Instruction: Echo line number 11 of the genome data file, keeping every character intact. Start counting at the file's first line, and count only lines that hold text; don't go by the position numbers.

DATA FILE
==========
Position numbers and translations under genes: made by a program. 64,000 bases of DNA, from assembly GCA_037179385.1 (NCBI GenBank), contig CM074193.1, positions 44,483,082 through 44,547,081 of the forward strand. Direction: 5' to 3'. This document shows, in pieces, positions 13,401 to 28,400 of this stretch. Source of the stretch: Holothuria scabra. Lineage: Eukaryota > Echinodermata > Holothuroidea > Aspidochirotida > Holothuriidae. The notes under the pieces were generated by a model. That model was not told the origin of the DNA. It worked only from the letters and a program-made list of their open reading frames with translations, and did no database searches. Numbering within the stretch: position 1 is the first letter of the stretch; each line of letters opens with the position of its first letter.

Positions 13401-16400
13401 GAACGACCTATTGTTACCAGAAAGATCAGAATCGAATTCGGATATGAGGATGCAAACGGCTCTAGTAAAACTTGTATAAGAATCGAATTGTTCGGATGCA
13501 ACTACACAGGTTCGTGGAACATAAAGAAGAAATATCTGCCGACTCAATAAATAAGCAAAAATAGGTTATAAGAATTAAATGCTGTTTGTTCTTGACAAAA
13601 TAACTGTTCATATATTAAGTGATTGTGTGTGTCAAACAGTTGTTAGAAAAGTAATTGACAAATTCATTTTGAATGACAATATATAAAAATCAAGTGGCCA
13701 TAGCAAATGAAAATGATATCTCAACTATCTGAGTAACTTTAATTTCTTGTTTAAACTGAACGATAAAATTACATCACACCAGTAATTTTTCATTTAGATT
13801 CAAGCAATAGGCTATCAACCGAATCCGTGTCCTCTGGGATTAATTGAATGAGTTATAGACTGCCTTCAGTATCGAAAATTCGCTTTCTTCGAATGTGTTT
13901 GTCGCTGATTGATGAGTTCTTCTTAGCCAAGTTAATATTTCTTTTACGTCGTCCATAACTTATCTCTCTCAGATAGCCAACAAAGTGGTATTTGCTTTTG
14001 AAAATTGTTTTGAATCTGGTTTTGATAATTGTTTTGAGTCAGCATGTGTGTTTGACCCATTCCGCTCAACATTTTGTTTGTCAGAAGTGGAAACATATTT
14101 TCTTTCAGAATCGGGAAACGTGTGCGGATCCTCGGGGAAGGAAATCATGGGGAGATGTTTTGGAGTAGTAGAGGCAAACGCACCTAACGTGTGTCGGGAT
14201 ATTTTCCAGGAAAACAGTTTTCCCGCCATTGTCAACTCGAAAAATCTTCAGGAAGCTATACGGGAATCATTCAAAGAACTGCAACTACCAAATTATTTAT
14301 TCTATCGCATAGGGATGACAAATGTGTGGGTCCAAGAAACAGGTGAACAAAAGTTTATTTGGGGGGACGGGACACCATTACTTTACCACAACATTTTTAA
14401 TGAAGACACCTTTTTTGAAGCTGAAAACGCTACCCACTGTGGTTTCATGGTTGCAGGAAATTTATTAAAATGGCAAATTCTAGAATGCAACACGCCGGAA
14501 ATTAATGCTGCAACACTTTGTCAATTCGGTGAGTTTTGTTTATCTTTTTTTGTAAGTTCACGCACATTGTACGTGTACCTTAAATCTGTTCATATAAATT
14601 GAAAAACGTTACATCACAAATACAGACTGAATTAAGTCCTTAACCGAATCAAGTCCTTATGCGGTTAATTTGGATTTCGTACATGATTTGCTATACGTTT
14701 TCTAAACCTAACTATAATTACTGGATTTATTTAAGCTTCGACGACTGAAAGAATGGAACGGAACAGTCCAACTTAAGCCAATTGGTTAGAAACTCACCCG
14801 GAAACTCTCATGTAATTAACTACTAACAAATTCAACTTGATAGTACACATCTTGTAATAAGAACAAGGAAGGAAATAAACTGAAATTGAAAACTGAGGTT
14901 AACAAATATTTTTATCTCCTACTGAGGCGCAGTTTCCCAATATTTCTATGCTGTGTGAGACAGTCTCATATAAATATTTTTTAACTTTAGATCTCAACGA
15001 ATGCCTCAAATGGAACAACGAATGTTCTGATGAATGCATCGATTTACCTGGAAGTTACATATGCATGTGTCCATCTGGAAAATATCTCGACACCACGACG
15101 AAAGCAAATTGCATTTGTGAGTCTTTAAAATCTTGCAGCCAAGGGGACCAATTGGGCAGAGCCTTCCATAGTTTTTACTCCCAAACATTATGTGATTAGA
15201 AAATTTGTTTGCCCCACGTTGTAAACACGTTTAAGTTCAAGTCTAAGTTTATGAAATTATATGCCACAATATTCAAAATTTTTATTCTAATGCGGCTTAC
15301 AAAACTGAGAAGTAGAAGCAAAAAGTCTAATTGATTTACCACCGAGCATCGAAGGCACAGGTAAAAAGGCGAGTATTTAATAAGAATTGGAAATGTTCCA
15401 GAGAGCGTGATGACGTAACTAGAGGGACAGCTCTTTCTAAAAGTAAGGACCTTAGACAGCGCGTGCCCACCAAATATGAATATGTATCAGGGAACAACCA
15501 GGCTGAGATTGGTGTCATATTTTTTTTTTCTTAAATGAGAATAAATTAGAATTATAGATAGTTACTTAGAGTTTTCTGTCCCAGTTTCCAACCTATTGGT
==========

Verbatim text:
14201 ATTTTCCAGGAAAACAGTTTTCCCGCCATTGTCAACTCGAAAAATCTTCAGGAAGCTATACGGGAATCATTCAAAGAACTGCAACTACCAAATTATTTAT